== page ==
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Re: Not enough heat

From the WFO board

Posted by Rado (144.134.149.120)

In Reply to: Not enough heat posted by Richard

Hi Richard, thank you for helping with the allergy, more on it further below.

Okay, lets get back to the oven (Richard, I am writing here a bit more in general for everybody, I hope you don't mind that) ... refractory mortar shouldn't be used in thick applications, application in bulk won't last it would start to get loose pretty much after the first firing. Thinly applied mortar lasts perfectly or less mortar usage is always the way to go. If you had larger open place, some awkward somewhere between firebricks (such as in corner where the spot is not required to be part of or hold the heavy ceiling above etc.) you could use mortar with lots of firebrick grog/pieces mixed in that prevents shrinking and can help. But in most situations cutting brick to size equals long lasting e.g. in round igloo. Cutting brick job size depends on what type of chamber is being built, igloo requires heaps of cutting if one wants to make it well, rectangular floor ovens a lot less. And Masterly Tail ovens, whose I build, need very little firebrick cutting (they are efficient, suitable for various cooking of up to 6 hours from one heat up further more on top of that 10+ hours drying time and they look nice on a property too ;o)

2 ½" fire bricks (or 64mm bricks) are great for building ovens, use below link to one other posting on this! Thinner side bricks form arch of more bricks and this makes gaps between them smaller, also the arch looks smoother when one looks inside the oven, that's only cosmetic though. 2 5/16" (57mm) are fine as well i often use them as in end arch firebricks, all you do is only to create same oven internal dimensions even if you used many more 1 ½" (32mm) or 2" - 51mm size firebricks. 75mm - 3 inch firebricks are great too of course, the size that I can get I use.

*** E.g. for walls and arches made of firebrick sizes: 230x114x64mm (9"x4.5"x2.5" OR 8.5"x4"x2.5")

Option 1: stack three bricks on their side and create an arch with 16 bricks to come up with a total height in the vault at 420mm - 16"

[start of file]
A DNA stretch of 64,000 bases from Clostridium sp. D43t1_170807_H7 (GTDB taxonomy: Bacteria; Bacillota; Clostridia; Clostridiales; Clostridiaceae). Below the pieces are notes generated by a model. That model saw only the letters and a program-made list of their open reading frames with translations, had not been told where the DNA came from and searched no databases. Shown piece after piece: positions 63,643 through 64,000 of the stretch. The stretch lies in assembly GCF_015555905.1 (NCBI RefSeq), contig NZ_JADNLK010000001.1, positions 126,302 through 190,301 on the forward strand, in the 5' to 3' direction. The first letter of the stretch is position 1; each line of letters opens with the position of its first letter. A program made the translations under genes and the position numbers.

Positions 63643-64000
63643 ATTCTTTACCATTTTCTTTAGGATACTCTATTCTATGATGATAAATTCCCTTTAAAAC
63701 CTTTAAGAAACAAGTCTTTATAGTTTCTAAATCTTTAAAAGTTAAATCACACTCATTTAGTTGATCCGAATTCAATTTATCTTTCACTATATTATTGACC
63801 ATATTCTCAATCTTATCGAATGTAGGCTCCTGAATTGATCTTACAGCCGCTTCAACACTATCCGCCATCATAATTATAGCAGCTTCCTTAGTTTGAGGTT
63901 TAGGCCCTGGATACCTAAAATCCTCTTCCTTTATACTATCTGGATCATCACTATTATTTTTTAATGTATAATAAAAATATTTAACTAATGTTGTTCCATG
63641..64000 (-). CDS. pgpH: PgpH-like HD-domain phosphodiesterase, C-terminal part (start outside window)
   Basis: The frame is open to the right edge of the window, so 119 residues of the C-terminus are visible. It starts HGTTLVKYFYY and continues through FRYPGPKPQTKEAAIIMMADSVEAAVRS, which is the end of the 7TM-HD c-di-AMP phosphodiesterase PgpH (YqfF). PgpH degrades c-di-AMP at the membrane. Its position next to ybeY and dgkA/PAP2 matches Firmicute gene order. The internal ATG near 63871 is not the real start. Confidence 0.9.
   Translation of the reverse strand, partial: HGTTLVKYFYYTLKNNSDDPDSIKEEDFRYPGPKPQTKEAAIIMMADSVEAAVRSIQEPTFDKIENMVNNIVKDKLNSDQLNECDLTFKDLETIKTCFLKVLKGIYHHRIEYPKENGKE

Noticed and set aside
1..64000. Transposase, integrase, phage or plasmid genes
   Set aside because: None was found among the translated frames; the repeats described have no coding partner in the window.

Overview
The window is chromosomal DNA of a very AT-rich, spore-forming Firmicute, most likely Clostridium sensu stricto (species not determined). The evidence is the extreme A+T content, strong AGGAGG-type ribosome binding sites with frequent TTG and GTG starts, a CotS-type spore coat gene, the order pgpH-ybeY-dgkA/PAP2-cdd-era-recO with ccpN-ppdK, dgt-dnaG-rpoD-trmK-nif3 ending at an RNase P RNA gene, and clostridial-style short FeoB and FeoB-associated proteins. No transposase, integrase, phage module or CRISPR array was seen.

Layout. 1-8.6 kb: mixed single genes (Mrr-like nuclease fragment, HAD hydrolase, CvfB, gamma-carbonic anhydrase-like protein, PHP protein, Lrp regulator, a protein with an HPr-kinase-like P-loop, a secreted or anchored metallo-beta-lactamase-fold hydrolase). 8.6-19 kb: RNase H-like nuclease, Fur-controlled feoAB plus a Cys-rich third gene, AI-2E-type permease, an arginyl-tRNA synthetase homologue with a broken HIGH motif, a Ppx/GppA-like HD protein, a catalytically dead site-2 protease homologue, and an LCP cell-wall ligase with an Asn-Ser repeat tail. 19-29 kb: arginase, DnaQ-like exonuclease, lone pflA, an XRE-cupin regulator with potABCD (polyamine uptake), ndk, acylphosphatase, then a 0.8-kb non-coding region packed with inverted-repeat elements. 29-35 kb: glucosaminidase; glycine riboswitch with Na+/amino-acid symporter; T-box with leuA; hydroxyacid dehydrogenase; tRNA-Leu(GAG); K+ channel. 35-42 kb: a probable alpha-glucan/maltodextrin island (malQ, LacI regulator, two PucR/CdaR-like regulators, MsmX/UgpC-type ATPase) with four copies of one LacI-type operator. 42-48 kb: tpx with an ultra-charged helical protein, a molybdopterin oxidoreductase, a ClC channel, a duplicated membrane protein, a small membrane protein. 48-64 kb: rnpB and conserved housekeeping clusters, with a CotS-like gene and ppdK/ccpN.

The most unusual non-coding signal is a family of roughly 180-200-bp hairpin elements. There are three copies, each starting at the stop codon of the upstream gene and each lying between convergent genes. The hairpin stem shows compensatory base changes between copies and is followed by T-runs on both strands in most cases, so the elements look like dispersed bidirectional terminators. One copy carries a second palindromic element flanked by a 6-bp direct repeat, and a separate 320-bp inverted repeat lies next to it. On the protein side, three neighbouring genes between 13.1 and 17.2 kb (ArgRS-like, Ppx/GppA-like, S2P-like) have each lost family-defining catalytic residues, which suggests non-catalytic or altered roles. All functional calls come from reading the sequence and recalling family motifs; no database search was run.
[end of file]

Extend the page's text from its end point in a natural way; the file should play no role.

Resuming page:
Option 2: stand the bricks on their side and create an arch with 15 bricks and come up with a total height in the vault of 413mm - 16"

You can get the true 407mm - 16" with any size fire bricks exactly (also with splits 51mm - 2" thin) by adding one more bricks to the arch and push both arch-sides (not walls) sideways a bit lowering the center down, 8-3/4" x 4-1/4" x 2-3/8" too. The 12.5mm - 1/2" will not make difference in chamber height but make entry 254mm - 10". I kind of like option 1, it has more of a nice arch to it. But both are perfect for heating.

Ovens made of firebricks are made of many clay fragments and when in fire everything nicely moves not cracking. In manufacturing process firebricks are stabilized (fired) in large industrial kilns, most of them from the line are used back again in other refractory industries. Many for generations, bakers use rectangular or square floor brick ovens for they last long, anything can be cooked in them, and who else needs evenly heated oven more then bakers. Clay lasts very long time and withstands a lot higher temperatures as we know can be reached in a wood oven, is natural not toxic and for brick ovens not costly too, think of these 9 biggies when wanting to pre cast your oven.

I am looking at your oven/BBQ-grill photo; I can imagine these 2 3" stainless steel pipes behind the brickwork as definitely very small throat start where the smoke would most definitely get out through the front entry-deco opening making it black. Have a look at both ovens on how I did the width and depth of the area where fumes exit the oven, also the depth of the vent is very important, exhaust flow has natural volume and speed - if you squeeze it not all smoke goes in and up throughout the right way into the chimney. Then from that vent size you can gradually narrow it upwards into hot air passage and into these 2 pipes. More on smoke problems that often happen to people. r

PS
Your cousin who is a pharmacist is very right about the Claratin I must say, it does work very well (at least in my case.) After taking one, only when needed, it does the work perfectly I experienced for about 10 times by now (winter is always a bit mild.) We have here allergy tablets called Claratine and these seem to me have to be taken constantly every day for it to work, meaning taking chemicals and paying for it daily. Thank you for the generic version substitute info, and even more for posting a sample to me, I will test it and if worked the same it would be a big plus apart knowing the Claratin. I will most certainly let you know how I went, a big help, and also will have to say hallo to your cousin in some way.

Re: Not enough heat

by Rado Hand on Google+

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